ISRAEL AT WAR - DAY 149

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State oil conglomerate fined NIS 1.5 million for massive leak in nature reserve

Two employees of Europe Asia Pipeline Company also handed small fines; CEO of environmental lobby says punishments ‘a mockery,’ urges state prosecution to demand jail time

Sue Surkes is The Times of Israel's environment reporter

The massive oil leak in the Evrona nature reserve in 2014. ((Environmental Protection Ministry)
The massive oil leak in the Evrona nature reserve in 2014. ((Environmental Protection Ministry)

The Europe Asia Pipeline Company and two employees have received what one environmental group slammed as absurdly light fines for causing an oil leak in 2014 that devastated a nature reserve in southern Israel, creating the country’s largest environmental disaster to date.

On Thursday, the Beersheba Magistrate’s Court published a ruling handed down three weeks ago and based on a plea bargain that fines the state-owned Europe Asia Pipeline Company NIS 1,562,000 ($426,000) for damage to the reserve. A similar sum will be deposited as a bond against a repeat of the same crimes within the next three years.

The EAPC was found guilty of all charges against it, including pollution of water under aggravating circumstances, dumping of dirt and waste containing dangerous substances in the public domain, and causing unreasonable odors.

Shlomi Levi, deputy operations manager at the time, was fined NIS 35,000 ($9,550) and ordered to deposit a NIS 70,000 ($19,000) bond not to commit the same crimes within the next three years.

Haim Bar Sela, then serving as a field manager, received a NIS 20,000 ($5,450) fine and will post a NIS 40,000 ($10,900) bond. He was also ordered to do 180 hours of community service.

Both Levi and Bar Sela still work for the company.

Crude oil fanned out into the streambeds at the Evrona Nature Reserve following a leak from a pipe on December 3, 2014. (Environmental Protection Ministry spokesperson/Roi Talbi)

The EAPC was diverting a section of pipeline near the Be’er Ora junction, some 20 kilometers (12.5 miles) north of Eilat, before the construction of a new airport in southern Israel. An engineering failure occurred, the pipe came apart, and some five million liters (1.32 million US gallons) of crude oil spilled over an area of 144 dunams (35.6 acres). The spill killed flora and fauna, damaged the soil, and affected water availability in the area.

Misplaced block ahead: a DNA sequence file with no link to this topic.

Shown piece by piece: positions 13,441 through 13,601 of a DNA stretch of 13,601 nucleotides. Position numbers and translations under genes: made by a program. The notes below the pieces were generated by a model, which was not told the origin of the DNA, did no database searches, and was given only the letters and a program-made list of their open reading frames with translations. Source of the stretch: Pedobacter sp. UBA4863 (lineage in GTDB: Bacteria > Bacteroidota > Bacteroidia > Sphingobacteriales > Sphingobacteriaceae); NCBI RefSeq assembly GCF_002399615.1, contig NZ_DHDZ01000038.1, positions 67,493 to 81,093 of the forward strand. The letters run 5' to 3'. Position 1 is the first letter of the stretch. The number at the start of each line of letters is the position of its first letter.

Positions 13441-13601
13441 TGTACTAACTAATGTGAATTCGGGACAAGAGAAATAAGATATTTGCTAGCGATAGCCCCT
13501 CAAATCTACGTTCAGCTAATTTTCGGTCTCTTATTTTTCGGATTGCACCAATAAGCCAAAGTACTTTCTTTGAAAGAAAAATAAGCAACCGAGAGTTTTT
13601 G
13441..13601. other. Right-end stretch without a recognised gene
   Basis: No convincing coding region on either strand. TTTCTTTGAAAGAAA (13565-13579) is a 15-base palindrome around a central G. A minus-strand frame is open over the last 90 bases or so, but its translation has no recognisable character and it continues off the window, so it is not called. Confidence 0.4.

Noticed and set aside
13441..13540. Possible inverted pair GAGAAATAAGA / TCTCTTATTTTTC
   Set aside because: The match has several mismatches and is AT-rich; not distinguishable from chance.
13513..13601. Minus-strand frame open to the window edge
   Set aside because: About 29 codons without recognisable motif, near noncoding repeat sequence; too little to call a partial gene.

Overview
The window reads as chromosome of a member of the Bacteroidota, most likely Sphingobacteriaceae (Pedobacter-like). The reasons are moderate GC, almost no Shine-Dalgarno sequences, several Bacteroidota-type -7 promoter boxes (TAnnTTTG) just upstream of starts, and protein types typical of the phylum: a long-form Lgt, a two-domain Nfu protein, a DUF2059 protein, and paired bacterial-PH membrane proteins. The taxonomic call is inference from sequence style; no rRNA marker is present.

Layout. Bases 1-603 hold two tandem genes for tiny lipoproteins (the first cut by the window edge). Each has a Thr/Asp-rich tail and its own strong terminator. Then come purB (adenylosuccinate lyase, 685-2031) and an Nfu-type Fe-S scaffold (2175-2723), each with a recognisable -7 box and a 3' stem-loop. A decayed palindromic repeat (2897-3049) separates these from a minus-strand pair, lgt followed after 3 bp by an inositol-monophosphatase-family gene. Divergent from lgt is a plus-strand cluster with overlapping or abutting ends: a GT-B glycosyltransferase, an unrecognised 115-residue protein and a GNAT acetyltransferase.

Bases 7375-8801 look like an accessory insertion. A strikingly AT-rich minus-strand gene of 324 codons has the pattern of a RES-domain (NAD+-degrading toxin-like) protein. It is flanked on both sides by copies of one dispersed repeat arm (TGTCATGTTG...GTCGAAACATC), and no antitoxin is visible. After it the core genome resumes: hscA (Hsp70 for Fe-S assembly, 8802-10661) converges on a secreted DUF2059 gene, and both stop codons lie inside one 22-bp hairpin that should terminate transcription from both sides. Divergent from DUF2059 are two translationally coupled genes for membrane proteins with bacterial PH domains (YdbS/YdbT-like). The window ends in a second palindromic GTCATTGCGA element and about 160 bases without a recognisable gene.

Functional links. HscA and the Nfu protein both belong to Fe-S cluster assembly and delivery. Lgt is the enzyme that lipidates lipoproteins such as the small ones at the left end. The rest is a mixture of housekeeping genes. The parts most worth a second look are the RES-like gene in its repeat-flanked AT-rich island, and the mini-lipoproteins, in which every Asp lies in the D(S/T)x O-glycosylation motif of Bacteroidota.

The results of a five-year monitoring program, published seven years after the disaster, found that the reserve was not showing signs of recovery and warned that its ecosystem could collapse unless ways were found to clean the soil and allow acacia tree seeds to start germinating again.

An expert opinion for the prosecution estimated the damage to the nature reserve at NIS 100 million ($27 million). The legal advocacy organization, Adam Teva V’Din, said it was told indirect costs of the damage were closer to 500,000,000 NIS ($136.4 million).

According to the indictment, the main cause of the engineering failure was the poor execution of the work, the absence of detailed planning, the violation of safety rules and procedures, and the absence of coordination between the planning and execution elements within the company.

It took the Environmental Protection Ministry’s Green Police seven years to complete its investigation, resulting in the criminal charges only being brought by the state in 2021.

The ministry said Thursday that the the1,562,000 NIS fine was the largest possible under the circumstances, and that the plea deal allowed for “an appropriate punishment while streamlining the legal proceedings, given the long time that has passed since the incident.”

Arguments for and against jail time will be heard in April. Legal proceedings against two other company officials are ongoing and were not part of the plea deal.

In 2019, a settlement was reached in a class action suit determining that EAPC would pay NIS 100 million (then worth $28 million) in damages over the spill.

Amit Bracha, CEO of the environmental advocacy organization, Adam Teva V’Din, said that “the absurd punishment of the serial polluter and its managers, makes a mockery of the environment and doesn’t begin to reflect the criminal management of the EAPC.”

“The Evrona nature reserve is a public resource and the prosecution should be demanding much larger fines for the criminal damage caused to this unique natural resource, in addition to prison time for those found responsible for the crimes,” he added.

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